People who live in disadvantaged areas are at greater risk for depression, according to a study led by researchers from the University of Washington School of Public Health.
“Depression is one of the biggest health problems, both globally and in the United States,” said lead author Hannah Cohen-Cline, who conducted the research as a doctoral student in the Department of Epidemiology at the University of Washington School of Public Health.
Aside from several known factors on the individual level that contribute to depression, there is growing recognition that neighborhood environment can also affect mental health. This study, published in the Journal of Epidemiology and Community Health, assessed the link between socioeconomic deprivation and depression among 7,476 twins. Each twin pair was raised together, but twins lived separately as adults. Twin samples control for confounding by shared genetic and environmental factors.
To measure neighborhood deprivation, researchers used the Singh Index, which combines 2010 census data on education, employment and income, as well as home, vehicle and telephone ownership. The higher the index score, the greater the socioeconomic deprivation, which represents the lack of social and economic benefits considered to be basic necessities in a certain community.
When comparing twins within a pair, a 10-unit difference in neighborhood socioeconomic deprivation was associated with 6 percent greater depressive symptoms.
“Policies that seek to reduce neighborhood deprivation could have a profound benefit on population mental health,” said Cohen-Cline, now a research scientist at Providence Health and Services in Portland, Oregon. This study provides new evidence linking neighborhood socioeconomic deprivation with greater depression. However, future studies using longitudinal designs are needed.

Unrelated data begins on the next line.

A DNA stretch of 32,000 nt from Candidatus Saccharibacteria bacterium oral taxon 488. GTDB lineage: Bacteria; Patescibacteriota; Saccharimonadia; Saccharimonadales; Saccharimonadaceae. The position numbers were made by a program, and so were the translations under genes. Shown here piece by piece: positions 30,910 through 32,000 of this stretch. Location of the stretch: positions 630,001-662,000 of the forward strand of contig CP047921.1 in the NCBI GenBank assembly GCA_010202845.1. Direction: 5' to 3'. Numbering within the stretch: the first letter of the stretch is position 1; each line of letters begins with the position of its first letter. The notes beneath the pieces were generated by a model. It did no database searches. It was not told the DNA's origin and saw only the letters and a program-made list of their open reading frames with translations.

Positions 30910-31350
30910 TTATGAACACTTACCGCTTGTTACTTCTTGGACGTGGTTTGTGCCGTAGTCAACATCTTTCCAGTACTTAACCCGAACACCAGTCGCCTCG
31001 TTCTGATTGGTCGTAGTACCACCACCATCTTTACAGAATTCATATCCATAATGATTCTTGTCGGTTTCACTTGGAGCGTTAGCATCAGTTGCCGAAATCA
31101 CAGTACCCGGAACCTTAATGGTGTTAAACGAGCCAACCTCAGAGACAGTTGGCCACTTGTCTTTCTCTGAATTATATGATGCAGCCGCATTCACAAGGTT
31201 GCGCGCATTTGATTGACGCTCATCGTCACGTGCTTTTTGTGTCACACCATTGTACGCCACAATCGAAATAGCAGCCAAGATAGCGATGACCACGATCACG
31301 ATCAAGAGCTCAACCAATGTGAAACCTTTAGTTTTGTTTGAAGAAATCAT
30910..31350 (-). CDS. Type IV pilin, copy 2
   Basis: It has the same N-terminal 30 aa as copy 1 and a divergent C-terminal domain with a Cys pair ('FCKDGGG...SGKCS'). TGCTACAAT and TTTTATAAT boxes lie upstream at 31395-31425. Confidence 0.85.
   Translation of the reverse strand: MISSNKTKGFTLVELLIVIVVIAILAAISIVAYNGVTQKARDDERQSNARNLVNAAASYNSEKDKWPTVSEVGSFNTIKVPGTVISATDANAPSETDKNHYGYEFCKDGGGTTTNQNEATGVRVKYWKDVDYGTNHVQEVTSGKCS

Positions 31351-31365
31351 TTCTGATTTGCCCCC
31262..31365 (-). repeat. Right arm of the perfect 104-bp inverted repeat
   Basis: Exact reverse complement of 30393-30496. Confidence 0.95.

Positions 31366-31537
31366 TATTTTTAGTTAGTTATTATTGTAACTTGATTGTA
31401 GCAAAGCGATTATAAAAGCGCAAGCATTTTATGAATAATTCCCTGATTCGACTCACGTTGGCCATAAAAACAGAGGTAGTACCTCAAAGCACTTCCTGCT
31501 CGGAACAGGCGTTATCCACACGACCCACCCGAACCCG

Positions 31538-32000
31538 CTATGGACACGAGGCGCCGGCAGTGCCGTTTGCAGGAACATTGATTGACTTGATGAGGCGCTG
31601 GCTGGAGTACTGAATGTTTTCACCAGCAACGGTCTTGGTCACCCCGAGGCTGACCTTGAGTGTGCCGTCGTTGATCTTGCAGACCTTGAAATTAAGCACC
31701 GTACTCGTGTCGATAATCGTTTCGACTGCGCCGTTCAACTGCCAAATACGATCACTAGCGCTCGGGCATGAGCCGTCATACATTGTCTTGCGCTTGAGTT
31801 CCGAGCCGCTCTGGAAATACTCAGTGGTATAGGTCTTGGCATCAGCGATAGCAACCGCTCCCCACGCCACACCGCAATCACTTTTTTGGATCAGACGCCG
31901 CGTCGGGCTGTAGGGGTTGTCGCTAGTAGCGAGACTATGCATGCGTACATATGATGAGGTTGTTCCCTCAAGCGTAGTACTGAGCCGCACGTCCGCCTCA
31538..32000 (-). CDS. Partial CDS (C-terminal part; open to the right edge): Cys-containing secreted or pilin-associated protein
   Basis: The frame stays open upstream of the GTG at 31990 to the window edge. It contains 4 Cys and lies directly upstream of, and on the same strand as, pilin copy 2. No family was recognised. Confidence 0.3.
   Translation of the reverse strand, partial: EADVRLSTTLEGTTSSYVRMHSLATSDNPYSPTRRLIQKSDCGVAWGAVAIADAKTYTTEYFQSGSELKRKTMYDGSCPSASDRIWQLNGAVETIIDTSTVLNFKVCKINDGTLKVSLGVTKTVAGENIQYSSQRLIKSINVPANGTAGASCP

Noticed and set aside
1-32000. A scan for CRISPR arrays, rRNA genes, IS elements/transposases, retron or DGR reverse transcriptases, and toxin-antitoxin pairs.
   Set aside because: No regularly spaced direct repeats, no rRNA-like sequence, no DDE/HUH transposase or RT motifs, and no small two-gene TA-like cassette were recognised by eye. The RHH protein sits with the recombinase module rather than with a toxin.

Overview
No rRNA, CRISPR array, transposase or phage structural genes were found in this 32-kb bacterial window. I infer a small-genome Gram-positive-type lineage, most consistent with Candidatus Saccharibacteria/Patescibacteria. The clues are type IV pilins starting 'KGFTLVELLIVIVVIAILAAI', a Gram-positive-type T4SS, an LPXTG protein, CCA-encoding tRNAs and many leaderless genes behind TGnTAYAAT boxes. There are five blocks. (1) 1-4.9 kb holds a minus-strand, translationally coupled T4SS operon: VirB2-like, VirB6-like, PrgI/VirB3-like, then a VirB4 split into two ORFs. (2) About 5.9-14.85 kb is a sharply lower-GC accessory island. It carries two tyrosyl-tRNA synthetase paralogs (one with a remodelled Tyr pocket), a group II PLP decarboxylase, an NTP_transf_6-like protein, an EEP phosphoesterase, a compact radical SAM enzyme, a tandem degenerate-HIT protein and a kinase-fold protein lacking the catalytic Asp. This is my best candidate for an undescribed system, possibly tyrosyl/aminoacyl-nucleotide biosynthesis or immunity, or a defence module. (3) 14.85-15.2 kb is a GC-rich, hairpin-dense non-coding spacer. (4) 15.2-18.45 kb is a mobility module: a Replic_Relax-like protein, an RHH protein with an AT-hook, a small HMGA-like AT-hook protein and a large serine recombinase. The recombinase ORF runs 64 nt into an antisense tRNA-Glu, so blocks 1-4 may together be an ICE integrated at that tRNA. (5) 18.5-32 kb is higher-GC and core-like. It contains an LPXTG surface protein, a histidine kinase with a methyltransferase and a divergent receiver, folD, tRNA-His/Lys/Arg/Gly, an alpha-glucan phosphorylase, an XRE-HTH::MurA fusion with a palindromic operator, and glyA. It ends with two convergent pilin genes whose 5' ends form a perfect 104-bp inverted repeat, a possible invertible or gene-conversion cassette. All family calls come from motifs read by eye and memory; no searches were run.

A neighborhood’s socioeconomic deprivation may lead to negative perceptions of that community’s quality as well as fear of crime and victimization. This may prevent residents from creating meaningful social ties. Deprivation can also influence the quality of neighborhood infrastructure and local amenities such as parks, recreation facilities and healthcare services.
This study used data from the Washington State Twin Registry, formerly the University of Washington Twin Registry. University of Washington co-authors include Shirley A.A. Beresford, professor of epidemiology and adjunct professor of health services; Wendy Barrington, assistant professor of psychosocial and community health and adjunct assistant professor of epidemiology; Ross Matsueda, professor of sociology; Jon Wakefield, professor of statistics and biostatistics; and Glen Duncan, affiliate professor of epidemiology.